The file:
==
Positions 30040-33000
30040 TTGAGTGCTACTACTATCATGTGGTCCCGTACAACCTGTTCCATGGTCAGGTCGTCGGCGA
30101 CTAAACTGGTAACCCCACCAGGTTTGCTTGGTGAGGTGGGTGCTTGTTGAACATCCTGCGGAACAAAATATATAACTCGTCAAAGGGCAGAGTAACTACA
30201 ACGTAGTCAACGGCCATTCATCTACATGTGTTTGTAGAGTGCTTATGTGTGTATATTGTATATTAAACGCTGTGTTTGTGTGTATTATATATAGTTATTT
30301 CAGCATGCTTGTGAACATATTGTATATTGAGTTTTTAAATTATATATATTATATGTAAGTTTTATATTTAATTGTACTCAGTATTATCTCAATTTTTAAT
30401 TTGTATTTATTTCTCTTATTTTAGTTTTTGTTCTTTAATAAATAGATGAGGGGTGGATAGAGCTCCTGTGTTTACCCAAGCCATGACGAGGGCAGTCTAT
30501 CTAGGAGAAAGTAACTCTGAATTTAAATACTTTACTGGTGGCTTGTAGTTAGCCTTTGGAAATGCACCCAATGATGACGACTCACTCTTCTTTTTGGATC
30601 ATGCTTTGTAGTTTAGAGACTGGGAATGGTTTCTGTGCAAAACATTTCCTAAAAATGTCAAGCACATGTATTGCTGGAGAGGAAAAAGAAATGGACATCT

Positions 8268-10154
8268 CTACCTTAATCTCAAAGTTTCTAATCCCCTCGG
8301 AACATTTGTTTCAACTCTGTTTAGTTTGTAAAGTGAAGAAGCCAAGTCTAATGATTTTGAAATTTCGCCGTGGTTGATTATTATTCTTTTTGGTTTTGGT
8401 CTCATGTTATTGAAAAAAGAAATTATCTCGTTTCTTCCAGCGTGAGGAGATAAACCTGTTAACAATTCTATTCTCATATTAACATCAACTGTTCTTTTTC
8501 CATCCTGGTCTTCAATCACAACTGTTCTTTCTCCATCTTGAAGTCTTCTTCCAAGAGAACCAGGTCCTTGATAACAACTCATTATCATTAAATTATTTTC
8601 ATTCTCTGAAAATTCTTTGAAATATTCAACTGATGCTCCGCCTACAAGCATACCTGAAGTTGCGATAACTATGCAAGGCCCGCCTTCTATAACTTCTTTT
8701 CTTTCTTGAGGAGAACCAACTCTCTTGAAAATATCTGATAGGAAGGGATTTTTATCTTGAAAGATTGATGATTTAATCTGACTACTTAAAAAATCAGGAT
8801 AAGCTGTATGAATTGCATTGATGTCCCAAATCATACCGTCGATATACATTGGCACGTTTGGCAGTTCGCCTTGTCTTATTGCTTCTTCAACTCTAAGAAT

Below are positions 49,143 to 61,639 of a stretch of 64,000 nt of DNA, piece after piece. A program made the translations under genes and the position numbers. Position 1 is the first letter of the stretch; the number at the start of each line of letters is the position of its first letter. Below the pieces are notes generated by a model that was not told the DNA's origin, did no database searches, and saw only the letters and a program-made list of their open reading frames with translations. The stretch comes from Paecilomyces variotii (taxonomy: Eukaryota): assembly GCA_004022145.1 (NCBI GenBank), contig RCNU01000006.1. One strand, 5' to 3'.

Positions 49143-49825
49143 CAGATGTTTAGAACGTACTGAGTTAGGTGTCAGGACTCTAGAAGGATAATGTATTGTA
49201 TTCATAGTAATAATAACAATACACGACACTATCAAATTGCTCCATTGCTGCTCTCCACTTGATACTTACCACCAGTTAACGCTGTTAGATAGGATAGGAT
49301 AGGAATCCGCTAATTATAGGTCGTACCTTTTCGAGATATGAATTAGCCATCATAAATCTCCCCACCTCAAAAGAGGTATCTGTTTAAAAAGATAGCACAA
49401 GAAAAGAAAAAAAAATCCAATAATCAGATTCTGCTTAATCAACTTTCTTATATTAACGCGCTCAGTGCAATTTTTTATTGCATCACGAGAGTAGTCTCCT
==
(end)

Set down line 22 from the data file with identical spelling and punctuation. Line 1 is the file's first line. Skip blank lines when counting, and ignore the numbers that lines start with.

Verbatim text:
49401 GAAAAGAAAAAAAAATCCAATAATCAGATTCTGCTTAATCAACTTTCTTATATTAACGCGCTCAGTGCAATTTTTTATTGCATCACGAGAGTAGTCTCCT